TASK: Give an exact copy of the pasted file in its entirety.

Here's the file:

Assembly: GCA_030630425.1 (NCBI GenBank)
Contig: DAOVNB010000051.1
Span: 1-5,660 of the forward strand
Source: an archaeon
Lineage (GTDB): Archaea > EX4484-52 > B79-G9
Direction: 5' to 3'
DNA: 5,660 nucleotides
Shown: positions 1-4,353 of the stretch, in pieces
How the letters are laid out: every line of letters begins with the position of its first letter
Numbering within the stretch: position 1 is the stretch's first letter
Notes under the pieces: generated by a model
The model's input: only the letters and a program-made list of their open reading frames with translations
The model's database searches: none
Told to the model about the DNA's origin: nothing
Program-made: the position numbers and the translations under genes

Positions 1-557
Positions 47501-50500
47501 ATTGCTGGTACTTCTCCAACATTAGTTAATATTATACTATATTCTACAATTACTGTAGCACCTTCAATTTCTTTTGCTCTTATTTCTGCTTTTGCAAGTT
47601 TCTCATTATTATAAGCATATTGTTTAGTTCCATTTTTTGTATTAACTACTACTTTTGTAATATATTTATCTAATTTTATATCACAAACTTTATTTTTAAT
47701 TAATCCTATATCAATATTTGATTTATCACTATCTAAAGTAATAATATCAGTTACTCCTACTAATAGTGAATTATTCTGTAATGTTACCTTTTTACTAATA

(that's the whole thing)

Assembly: GCA_030630425.1 (NCBI GenBank)
Contig: DAOVNB010000051.1
Span: 1-5,660 of the forward strand
Source: an archaeon
Lineage (GTDB): Archaea > EX4484-52 > B79-G9
Direction: 5' to 3'
DNA: 5,660 nucleotides
Shown: positions 1-4,353 of the stretch, in pieces
How the letters are laid out: every line of letters begins with the position of its first letter
Numbering within the stretch: position 1 is the stretch's first letter
Notes under the pieces: generated by a model
The model's input: only the letters and a program-made list of their open reading frames with translations
The model's database searches: none
Told to the model about the DNA's origin: nothing
Program-made: the position numbers and the translations under genes

Positions 1-557
Positions 47501-50500
47501 ATTGCTGGTACTTCTCCAACATTAGTTAATATTATACTATATTCTACAATTACTGTAGCACCTTCAATTTCTTTTGCTCTTATTTCTGCTTTTGCAAGTT
47601 TCTCATTATTATAAGCATATTGTTTAGTTCCATTTTTTGTATTAACTACTACTTTTGTAATATATTTATCTAATTTTATATCACAAACTTTATTTTTAAT
47701 TAATCCTATATCAATATTTGATTTATCACTATCTAAAGTAATAATATCAGTTACTCCTACTAATAGTGAATTATTCTGTAATGTTACCTTTTTACTAATA